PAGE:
IMR Press / FBL / Volume 20 / Issue 5 / DOI: 10.2741/4341

Frontiers in Bioscience-Landmark (FBL) is published by IMR Press from Volume 26 Issue 5 (2021). Previous articles were published by another publisher on a subscription basis, and they are hosted by IMR Press on as a courtesy and upon agreement with Frontiers in Bioscience.

Aquaporins in the female reproductive system of mammals
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1 Institute of Animal Science, Guangdong Academy of Agricultural Sciences; Key Laboratory of Animal Nutrition and Feed Science in South China, Ministry of Agriculture; State Key Laboratory of Livestock and Poultry Breeding; Key Laboratory of Poultry Genetics and Breeding, Ministry of Agriculture; Guangdong Public Laboratory of Animal Breeding and Nutrition
2 Department of Animal Science, Texas A and M University, 2471 TAMU, College Station, Texas, 77843-2471
Academic Editor:Guoyao Wu
Front. Biosci. (Landmark Ed) 2015, 20(5), 838–871;
Published: 1 January 2015
(This article belongs to the Special Issue Amino acids in nutrition, health, and disease)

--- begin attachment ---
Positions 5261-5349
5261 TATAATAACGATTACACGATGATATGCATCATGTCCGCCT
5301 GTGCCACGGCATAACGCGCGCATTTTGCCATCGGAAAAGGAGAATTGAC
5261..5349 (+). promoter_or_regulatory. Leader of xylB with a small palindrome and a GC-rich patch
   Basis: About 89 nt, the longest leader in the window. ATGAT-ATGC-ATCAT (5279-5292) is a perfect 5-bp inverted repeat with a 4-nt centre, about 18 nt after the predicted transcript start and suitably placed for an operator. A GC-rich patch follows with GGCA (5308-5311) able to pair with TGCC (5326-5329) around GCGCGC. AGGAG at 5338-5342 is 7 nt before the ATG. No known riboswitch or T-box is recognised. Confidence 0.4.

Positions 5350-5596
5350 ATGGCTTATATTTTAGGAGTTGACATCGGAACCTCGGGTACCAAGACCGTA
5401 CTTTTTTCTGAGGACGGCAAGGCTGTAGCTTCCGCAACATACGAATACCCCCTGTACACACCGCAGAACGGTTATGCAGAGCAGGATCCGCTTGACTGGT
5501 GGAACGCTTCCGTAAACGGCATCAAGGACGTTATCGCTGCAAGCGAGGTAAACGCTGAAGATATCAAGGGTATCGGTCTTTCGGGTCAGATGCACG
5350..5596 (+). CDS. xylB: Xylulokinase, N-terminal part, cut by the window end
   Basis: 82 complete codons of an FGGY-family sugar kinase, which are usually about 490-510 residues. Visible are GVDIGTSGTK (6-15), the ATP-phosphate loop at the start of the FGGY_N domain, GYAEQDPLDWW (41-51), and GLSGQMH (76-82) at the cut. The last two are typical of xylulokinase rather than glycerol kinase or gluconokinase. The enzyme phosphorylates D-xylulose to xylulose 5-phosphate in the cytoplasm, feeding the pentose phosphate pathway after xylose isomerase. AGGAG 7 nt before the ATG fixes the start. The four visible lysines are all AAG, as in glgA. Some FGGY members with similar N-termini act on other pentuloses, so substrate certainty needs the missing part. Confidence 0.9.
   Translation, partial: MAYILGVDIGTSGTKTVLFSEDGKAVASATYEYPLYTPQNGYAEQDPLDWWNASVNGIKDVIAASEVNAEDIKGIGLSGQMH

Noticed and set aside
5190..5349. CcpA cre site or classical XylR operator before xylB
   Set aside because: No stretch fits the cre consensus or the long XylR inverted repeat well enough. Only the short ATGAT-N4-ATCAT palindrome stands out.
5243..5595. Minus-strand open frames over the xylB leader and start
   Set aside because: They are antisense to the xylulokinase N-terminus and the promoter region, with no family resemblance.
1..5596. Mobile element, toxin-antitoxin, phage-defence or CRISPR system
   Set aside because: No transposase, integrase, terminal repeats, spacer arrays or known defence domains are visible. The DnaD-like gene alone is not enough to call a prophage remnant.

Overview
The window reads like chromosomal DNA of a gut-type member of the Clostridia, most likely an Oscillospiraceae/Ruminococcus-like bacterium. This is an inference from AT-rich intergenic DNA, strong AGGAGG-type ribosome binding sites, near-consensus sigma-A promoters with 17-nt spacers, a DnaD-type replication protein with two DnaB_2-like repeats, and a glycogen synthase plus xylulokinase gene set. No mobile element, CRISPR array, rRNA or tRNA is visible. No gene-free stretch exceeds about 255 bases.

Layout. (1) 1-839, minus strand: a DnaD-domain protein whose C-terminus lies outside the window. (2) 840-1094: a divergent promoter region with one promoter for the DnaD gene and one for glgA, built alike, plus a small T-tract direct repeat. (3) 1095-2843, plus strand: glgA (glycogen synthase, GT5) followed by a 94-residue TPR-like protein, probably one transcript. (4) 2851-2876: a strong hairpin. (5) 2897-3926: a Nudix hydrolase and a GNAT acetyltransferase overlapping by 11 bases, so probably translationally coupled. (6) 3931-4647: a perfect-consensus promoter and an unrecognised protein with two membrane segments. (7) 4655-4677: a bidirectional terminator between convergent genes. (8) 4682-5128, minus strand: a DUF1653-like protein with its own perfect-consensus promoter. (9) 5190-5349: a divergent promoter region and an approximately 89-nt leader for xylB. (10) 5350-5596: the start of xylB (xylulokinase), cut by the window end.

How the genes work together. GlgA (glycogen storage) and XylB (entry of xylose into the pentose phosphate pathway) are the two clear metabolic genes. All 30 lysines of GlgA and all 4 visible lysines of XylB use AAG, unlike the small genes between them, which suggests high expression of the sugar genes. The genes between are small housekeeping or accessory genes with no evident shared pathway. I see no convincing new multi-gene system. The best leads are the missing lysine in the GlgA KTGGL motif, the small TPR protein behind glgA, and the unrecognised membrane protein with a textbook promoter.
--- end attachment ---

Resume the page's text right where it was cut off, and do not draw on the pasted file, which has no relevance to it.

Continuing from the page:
Water and ion accumulation is the driving force for rapid expansion of the amnion and allantois of mammalian placentae during early gestation, and, therefore, essential for embryonic/fetal growth and survival. Aquaporins (AQP) are a family of small integral plasma membrane proteins that primarily transport water across the plasma membrane. To date, thirteen AQP isoforms (AQP 0-12) have been identified in mammals. AQP 1, 2, 3, 4, 5, 6, 7, 8, 9, and 11 are expressed in the female reproductive tract. Based on their structural and functional properties, AQPs are divided into three subgroups: classical aquaporins (AQP 0, 1, 2, 4, 5, 6, and 8), aquaglyceroporins (AQP 3, 7, 9, and 10), and superaquaporins (AQP 11 and 12). Expression of AQPs in the uterus and placenta is regulated by hormones and nutrients to maintain fluid homeostasis in the conceptus. The underlying mechanisms may involve signal transduction pathways mediated by cAMP, MAPK, PKC, and PI3K/Akt/mTOR. Such new knowledge will advance basic understanding of mammalian reproductive biology to enhance embryonic/fetal survival, growth and development in women and livestock.

Female Reproductive System
Water Channel Protein
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